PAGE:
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January 1951


Author Affiliations


AMA Arch Ophthalmol. 1951;45(1):64-69. doi:10.1001/archopht.1951.01700010067008

THE ASSOCIATION of amblyopia ex anopsia with strabismus or anisometropia is well known. That type of amblyopia constitutes no part of the considerations in the present paper. There is, however, a type of amblyopia which is unassociated with present or past strabismus or with anisometropia. In 1944 I1 had the opportunity to study a number of soldiers with the latter type of defective vision. For want of a better name, the term "unexplained amblyopia" was applied to this condition. The redundancy in such a name is obvious, for by definition amblyopia is "poor vision which cannot be explained on any organic basis"; but the term was used only in an effort to emphasize the distinction between this type of amblyopia and the much commoner form, amblyopia ex anopsia.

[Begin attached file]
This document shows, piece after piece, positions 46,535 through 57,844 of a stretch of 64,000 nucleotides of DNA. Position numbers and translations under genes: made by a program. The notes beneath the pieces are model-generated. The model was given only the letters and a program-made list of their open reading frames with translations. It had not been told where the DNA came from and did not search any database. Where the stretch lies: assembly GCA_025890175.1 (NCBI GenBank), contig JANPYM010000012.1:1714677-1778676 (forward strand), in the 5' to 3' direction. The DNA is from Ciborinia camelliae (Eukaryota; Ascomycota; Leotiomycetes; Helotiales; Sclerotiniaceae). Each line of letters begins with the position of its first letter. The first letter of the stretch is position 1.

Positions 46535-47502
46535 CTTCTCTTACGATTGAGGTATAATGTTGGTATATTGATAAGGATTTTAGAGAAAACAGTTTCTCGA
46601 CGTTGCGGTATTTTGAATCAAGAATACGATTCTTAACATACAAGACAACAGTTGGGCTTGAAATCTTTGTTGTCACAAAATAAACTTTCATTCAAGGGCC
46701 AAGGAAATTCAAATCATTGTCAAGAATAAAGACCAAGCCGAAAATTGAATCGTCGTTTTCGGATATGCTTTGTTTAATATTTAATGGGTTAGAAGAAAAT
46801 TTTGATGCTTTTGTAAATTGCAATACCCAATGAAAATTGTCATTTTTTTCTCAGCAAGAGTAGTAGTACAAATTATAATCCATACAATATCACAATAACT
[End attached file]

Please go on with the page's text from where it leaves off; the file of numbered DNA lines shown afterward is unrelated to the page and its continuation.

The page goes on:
The study in 1944 included 42 consecutive cases, representing 0.45 per cent of about 9,300 new patients referred to a large

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